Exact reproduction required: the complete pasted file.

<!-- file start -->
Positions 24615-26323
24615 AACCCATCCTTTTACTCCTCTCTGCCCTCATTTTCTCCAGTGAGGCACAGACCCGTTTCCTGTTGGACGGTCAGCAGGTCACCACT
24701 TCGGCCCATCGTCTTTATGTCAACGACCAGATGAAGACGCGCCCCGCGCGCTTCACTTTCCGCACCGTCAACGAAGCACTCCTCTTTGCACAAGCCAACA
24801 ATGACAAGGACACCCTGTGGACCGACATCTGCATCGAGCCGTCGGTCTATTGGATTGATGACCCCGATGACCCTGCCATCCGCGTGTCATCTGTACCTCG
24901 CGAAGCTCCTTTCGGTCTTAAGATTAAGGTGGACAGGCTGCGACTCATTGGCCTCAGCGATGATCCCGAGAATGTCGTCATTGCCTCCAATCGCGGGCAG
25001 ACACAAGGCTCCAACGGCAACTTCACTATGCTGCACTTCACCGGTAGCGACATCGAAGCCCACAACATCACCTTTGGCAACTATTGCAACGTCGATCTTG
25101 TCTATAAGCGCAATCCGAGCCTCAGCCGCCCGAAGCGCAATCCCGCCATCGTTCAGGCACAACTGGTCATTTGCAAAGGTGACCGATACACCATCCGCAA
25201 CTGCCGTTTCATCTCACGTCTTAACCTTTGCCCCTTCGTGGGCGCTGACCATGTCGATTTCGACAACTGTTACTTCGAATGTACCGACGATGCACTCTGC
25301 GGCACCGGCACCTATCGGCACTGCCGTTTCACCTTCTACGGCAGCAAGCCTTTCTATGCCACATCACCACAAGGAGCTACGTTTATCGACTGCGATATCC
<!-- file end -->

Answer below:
Positions 24615-26323
24615 AACCCATCCTTTTACTCCTCTCTGCCCTCATTTTCTCCAGTGAGGCACAGACCCGTTTCCTGTTGGACGGTCAGCAGGTCACCACT
24701 TCGGCCCATCGTCTTTATGTCAACGACCAGATGAAGACGCGCCCCGCGCGCTTCACTTTCCGCACCGTCAACGAAGCACTCCTCTTTGCACAAGCCAACA
24801 ATGACAAGGACACCCTGTGGACCGACATCTGCATCGAGCCGTCGGTCTATTGGATTGATGACCCCGATGACCCTGCCATCCGCGTGTCATCTGTACCTCG
24901 CGAAGCTCCTTTCGGTCTTAAGATTAAGGTGGACAGGCTGCGACTCATTGGCCTCAGCGATGATCCCGAGAATGTCGTCATTGCCTCCAATCGCGGGCAG
25001 ACACAAGGCTCCAACGGCAACTTCACTATGCTGCACTTCACCGGTAGCGACATCGAAGCCCACAACATCACCTTTGGCAACTATTGCAACGTCGATCTTG
25101 TCTATAAGCGCAATCCGAGCCTCAGCCGCCCGAAGCGCAATCCCGCCATCGTTCAGGCACAACTGGTCATTTGCAAAGGTGACCGATACACCATCCGCAA
25201 CTGCCGTTTCATCTCACGTCTTAACCTTTGCCCCTTCGTGGGCGCTGACCATGTCGATTTCGACAACTGTTACTTCGAATGTACCGACGATGCACTCTGC
25301 GGCACCGGCACCTATCGGCACTGCCGTTTCACCTTCTACGGCAGCAAGCCTTTCTATGCCACATCACCACAAGGAGCTACGTTTATCGACTGCGATATCC